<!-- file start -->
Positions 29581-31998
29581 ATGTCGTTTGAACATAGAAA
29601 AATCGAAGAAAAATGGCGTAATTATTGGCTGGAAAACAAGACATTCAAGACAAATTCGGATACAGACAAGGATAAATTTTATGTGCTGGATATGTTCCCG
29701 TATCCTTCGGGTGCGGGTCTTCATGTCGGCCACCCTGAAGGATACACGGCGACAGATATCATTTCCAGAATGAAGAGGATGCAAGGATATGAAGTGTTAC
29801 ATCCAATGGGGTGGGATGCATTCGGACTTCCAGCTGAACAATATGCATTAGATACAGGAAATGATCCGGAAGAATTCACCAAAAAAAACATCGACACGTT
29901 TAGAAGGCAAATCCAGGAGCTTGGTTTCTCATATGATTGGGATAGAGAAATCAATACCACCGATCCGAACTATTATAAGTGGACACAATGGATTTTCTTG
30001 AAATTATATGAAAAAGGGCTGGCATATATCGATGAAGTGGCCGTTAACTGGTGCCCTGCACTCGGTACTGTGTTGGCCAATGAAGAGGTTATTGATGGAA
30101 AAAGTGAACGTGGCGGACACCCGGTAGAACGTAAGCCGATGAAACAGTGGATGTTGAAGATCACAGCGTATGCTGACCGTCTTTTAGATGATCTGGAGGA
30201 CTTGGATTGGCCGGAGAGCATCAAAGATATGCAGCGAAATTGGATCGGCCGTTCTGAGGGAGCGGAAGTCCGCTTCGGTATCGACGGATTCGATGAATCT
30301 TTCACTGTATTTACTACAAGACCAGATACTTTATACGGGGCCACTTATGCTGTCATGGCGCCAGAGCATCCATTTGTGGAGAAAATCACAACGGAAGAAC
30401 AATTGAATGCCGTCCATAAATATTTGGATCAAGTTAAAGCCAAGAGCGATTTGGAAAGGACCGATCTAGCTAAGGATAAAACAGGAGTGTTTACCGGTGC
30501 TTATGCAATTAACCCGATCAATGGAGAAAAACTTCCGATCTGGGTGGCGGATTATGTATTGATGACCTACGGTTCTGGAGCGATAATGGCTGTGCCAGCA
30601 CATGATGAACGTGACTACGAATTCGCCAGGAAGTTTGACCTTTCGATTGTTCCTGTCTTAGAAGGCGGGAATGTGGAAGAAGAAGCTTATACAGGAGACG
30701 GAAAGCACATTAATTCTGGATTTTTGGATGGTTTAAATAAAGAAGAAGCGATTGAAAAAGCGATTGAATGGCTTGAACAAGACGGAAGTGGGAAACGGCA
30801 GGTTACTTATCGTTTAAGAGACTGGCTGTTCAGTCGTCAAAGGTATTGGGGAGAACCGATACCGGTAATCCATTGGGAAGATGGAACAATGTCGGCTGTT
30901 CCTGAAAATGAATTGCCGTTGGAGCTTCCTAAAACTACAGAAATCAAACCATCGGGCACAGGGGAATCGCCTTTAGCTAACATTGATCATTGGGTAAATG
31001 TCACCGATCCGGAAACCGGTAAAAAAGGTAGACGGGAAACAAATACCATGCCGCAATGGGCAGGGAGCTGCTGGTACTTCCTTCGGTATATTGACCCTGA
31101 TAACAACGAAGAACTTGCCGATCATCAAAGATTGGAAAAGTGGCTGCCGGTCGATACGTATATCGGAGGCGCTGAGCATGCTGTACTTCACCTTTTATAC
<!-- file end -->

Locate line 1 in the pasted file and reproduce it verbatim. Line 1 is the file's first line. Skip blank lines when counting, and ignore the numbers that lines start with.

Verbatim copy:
Positions 29581-31998